zimmerman 11 years, 7 months ago

None of the stories dealing with the Wal-Mart debate have been blatently slanted, but I do feel as though misinformation has been spread in the past. Back in April, either due to poor reporting or deliberate omission of the facts, a headline read "Wal-Mart lawsuit over, will be allowed to build". This caused many Lawrencians who opposed a new Wal-Mart to think there was no hope and give up on any kind of protests they might have. Only months later did we get the whole story that the lawsuit had only been put on hold and the issue was still up for public debate. Other forms of journalistic subjectivity have come in recent online polls that have asked very leading questions of whether or not a person wants the new Wal-Mart to go in. For example, the last one I remember reading had a yes answer of "Yes, I think we've wasted too much tax money on this issue already". If this isn't a slanted question I don't know what is. This poll also highlights how the Journal World's coverage of the debate seems to be focused on how the issue has involved the town in a lawsuit, and just what the lawsuit is costing us. There is very little coverage as to why anyone might question the ethics of Wal-Mart's business practices, or how bringing in a new store might bring down property values, or raise crime rates. This last article seems the most subjective of the recent stories, and also seems to come out of left field. Why did the reporter choose to compare Lawrence with Ottawa and not some other town? Other than being in Kansas, what does Ottawa have in common with Lawrence. If the reporter was looking to be more objective, he might try to comppare how Wal-Mart has affected a town closer to Lawrence's size or at least to another college town. Not only does the article seemingly give Wal-Mart the entire credit for revitalizing Ottawa's economy (a bit of a stretch), but it doesn't step back and look at how Wal-Mart has hurt the economies of other towns. There have been many studies on the issue that a simple google search can find instantly. I strongly feel that if the Journal World wants to have any kind of reputation for objectivity, it needs to start covering this issue more honestly. I have been a long time reader, but I strongly feel the coverage of this story has damaged my opinion of the paper's legtimacy. I hope I am wrong about this.

just_another_bozo_on_this_bus 11 years, 7 months ago

I used the information available from the article to make some educated guesses. You want to assume that the $1 million extra that homeowners in Ottawa pay in property taxes stems from some/any cause other than the more than $1 million a year they give out in abatements, but you provide absolutely no support for that assumption.

And then you bitch about me making unsupported claims.

You're pathetic.

just_another_bozo_on_this_bus 11 years, 7 months ago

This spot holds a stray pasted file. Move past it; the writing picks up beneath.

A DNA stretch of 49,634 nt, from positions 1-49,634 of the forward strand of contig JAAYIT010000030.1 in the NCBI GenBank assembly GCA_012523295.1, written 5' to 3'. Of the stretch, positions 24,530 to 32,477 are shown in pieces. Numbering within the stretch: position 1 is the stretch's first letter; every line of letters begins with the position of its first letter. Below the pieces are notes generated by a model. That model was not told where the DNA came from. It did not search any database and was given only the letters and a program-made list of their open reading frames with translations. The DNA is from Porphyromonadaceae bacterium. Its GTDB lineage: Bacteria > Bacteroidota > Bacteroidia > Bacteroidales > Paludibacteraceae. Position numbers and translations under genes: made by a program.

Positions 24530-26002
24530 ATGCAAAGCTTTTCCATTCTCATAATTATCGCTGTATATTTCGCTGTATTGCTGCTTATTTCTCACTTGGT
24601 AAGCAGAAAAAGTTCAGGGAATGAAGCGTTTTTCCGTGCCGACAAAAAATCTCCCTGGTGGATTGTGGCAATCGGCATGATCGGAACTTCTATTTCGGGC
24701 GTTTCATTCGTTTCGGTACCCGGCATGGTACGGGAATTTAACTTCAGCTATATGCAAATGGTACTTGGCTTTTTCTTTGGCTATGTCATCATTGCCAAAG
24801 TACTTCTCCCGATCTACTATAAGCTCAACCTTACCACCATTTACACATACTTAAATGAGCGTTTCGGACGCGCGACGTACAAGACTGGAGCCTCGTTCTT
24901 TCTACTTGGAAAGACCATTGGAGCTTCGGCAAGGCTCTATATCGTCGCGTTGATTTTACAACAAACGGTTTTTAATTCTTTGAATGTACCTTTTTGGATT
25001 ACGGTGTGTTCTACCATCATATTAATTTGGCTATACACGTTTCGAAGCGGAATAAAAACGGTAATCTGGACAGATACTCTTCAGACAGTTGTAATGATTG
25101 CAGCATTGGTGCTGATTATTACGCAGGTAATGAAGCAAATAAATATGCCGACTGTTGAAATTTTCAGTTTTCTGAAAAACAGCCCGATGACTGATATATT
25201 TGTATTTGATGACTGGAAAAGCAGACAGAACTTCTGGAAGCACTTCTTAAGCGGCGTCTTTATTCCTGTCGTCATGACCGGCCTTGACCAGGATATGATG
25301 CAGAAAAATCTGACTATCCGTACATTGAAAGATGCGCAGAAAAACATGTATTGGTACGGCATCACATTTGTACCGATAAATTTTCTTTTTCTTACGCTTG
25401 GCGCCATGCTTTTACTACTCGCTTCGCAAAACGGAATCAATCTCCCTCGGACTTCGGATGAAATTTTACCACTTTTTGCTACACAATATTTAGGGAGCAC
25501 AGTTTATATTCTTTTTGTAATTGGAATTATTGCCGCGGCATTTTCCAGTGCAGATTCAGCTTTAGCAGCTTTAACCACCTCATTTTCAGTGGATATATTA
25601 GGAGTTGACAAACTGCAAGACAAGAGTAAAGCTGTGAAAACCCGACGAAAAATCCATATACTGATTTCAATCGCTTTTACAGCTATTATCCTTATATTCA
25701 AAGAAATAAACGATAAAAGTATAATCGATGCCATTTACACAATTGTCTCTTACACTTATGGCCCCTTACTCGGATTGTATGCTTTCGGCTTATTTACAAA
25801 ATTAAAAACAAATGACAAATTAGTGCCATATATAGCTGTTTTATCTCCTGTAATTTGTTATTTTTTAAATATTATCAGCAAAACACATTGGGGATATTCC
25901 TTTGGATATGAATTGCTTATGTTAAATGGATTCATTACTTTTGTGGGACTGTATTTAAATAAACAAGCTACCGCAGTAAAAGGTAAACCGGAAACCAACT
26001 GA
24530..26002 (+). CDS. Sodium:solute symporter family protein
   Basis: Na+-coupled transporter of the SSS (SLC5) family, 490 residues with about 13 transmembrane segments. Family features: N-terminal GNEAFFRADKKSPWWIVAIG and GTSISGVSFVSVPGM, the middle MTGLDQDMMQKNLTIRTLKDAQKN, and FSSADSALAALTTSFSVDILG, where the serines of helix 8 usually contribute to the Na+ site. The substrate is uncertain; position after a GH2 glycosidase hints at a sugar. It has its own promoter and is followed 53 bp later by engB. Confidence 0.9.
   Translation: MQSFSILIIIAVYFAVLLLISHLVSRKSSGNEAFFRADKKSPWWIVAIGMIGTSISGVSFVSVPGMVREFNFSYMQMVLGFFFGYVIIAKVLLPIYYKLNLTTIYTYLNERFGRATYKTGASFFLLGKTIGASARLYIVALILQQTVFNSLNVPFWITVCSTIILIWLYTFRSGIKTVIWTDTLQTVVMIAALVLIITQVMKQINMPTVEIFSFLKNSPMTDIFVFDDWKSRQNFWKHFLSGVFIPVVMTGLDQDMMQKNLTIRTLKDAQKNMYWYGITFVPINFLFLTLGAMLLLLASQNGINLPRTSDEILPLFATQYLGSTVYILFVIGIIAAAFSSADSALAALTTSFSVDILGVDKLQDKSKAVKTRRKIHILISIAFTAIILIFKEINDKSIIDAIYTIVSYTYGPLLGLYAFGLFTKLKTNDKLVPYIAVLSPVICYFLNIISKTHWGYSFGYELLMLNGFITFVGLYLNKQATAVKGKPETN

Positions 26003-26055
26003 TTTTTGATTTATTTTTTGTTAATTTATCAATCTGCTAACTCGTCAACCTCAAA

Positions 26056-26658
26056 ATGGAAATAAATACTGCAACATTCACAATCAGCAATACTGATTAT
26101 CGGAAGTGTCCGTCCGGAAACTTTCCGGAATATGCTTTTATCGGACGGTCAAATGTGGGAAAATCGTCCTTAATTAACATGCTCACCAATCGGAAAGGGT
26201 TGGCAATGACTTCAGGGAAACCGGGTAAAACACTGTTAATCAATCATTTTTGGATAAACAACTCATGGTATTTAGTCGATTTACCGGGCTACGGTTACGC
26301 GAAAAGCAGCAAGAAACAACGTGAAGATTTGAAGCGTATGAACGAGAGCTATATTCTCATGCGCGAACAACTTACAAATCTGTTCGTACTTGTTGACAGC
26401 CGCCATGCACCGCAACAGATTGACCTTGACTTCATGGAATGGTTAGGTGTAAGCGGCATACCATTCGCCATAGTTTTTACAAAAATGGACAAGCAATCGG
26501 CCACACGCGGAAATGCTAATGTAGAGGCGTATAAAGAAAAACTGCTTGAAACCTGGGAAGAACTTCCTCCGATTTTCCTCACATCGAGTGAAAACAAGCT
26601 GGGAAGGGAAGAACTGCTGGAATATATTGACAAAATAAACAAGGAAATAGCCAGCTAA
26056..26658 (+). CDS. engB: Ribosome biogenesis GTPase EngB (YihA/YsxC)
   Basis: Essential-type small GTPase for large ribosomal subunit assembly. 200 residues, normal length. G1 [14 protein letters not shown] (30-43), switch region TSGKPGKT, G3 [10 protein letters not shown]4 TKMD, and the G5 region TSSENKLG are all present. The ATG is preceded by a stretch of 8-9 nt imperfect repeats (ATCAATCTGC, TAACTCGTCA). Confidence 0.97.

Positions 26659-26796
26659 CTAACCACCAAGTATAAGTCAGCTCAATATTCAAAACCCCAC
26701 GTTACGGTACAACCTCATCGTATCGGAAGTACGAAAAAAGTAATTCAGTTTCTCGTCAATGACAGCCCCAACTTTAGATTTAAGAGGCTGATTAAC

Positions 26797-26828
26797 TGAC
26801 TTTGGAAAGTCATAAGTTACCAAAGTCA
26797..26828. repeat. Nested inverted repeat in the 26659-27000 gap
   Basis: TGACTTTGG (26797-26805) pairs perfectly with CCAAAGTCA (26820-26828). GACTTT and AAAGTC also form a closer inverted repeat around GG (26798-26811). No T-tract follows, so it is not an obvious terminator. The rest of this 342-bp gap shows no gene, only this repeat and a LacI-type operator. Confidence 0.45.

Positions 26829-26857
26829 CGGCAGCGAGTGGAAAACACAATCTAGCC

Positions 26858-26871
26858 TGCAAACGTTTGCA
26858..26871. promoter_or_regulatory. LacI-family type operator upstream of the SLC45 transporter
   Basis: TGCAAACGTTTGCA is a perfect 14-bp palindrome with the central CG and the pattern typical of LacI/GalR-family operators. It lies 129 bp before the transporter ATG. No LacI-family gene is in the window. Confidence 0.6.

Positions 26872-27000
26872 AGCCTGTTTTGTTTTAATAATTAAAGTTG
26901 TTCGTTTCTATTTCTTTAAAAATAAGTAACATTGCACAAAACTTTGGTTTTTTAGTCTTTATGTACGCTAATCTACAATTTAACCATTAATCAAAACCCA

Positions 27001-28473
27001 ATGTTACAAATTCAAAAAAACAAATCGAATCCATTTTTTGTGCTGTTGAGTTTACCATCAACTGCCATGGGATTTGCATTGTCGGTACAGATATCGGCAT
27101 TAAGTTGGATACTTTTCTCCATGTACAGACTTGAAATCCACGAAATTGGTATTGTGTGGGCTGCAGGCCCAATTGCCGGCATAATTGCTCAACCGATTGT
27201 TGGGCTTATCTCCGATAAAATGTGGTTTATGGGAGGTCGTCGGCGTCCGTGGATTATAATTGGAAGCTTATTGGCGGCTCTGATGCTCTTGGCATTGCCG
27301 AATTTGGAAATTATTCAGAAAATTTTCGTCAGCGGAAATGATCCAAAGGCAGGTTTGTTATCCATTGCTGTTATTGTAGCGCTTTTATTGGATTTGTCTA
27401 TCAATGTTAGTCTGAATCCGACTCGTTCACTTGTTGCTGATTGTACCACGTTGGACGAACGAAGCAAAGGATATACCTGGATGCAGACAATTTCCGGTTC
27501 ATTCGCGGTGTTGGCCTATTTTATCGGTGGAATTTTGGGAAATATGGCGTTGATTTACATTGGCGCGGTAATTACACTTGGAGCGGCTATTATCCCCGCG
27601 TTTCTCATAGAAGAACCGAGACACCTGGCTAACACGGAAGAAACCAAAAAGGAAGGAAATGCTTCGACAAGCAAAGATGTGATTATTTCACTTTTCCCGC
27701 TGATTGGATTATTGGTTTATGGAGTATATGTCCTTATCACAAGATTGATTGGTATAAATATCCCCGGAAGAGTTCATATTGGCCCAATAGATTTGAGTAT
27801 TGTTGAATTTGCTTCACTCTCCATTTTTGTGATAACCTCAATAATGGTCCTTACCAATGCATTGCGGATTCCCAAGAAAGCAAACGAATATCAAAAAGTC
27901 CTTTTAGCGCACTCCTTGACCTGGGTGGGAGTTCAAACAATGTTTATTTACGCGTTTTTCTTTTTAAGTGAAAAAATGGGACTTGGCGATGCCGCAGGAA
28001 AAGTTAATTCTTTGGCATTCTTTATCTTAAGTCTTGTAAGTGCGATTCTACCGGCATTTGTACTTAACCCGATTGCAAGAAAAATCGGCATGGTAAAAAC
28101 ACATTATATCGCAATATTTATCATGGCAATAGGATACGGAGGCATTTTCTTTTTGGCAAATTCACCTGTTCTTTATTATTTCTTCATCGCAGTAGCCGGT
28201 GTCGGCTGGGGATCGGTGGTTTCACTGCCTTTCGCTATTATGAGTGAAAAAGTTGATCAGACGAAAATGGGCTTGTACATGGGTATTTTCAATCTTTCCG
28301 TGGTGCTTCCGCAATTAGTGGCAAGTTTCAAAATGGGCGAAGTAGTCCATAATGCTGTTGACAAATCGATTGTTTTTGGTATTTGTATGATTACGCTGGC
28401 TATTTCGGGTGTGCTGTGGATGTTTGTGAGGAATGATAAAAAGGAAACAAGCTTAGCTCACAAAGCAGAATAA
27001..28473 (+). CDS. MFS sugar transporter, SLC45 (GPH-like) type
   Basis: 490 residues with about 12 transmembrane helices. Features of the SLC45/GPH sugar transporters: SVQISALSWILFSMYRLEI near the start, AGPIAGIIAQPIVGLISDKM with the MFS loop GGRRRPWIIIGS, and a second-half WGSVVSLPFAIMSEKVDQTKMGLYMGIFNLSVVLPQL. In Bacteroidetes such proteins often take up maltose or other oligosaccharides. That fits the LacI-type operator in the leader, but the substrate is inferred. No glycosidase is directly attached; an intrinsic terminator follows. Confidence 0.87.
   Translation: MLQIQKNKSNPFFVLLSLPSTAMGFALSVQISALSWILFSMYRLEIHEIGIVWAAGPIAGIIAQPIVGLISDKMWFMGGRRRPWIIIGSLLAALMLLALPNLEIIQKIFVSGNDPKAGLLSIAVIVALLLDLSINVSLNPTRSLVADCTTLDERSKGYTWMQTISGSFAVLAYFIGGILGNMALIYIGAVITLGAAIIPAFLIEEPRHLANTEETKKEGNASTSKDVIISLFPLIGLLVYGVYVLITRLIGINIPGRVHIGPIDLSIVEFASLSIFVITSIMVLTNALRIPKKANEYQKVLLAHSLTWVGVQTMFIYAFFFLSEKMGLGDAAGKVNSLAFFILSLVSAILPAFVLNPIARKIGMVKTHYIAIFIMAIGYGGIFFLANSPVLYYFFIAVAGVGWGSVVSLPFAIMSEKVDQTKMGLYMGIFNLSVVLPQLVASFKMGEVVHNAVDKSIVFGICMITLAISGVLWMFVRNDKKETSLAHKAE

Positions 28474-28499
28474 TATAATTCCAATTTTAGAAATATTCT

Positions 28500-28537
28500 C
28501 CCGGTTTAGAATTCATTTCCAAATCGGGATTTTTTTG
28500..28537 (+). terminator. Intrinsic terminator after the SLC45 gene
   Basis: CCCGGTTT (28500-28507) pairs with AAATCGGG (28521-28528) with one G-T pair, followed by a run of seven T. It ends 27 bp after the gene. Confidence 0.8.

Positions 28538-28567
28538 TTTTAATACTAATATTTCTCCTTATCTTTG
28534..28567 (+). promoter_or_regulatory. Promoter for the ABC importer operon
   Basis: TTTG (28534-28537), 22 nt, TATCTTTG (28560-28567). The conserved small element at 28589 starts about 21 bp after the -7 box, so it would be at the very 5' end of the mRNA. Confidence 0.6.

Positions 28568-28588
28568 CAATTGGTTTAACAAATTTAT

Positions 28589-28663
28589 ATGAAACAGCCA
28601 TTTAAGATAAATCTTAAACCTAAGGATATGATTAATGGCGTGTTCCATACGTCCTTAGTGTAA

Does that mean that you are ready to support your assumption (or is it an educated guess?) that the very sizable abatements given out in Ottawa don't contribute at all to the property taxes there being considerably higher than they are here, Marion?

Exactly why are they so much higher there, Marion? (I'm sure Pilgrim knows if you don't.)

just_another_bozo_on_this_bus 11 years, 7 months ago

BTW, the sales tax in Ottawa is also higher-- 7.4% vs. 7.3% in Lawrence.

I'm sure that's got nothing to do with paying for millions of dollars in abatements, either, does it?

conservative 11 years, 7 months ago


You're making suppositions again.

Sure there is a cost to providing services to the Wal-mart distribution center that have had to be picked up by the taxpayers over the last 10 years. The question is if the additional people who have moved to Ottawa have provided enough in taxes to offset those costs. As stated in the article they are now building in excess of 100 houses per year where before they were only building 5.

Now follow the math (I know it's hard for you). That means there are 1000 additional households paying taxes that weren't 10 years ago. Now based on the numbers provided above that means an additional 1,364,000 in taxes each year. But the abatement is only 800,000 per year. Which means the city is now pulling in more than 500,000 additional tax revenue dollars than they would have even if they continued the abatement.

Seems pretty obvious that the cause of their higher taxes must be something other than mean old Wally World now doesn't it? Couldn't be because they are in a less populated county and therefore fewer people to spread the infrastructure costs over now could it? Naw couldn't possibly be that because that would fly in the face of your belief that larger is by definition worse.

just_another_bozo_on_this_bus 11 years, 7 months ago

The problem with your math is you assume that there are no costs to the city/county/school district(s) for all of that residential development. That's a pretty big assumption given that it's a well-accepted fact that without a really high tax rate, residential development doesn't pay for itself.

Bottomline is still bottomline. Ottawa and Franklin County are more expensive taxwise than Lawrence/Douglas County, with clearly the biggest difference between the two areas being the rather sizable abatements they have given out.

The result of those abatements is that expansion of infrastructure and services to meet the needs of both the new industrial and residential development need to be paid for through higher property and sales taxes.

Is it worth the cost? That's a different question, but it's pretty clear that it has cost the average Ottawa household upwards of $400 per year to fund it, over the last ten years, and likely for some time to come.

Those of you who think Lawrence should be giving similar abatements should at least be honest about what they will cost us. (but since you can't even be honest with yourselves...)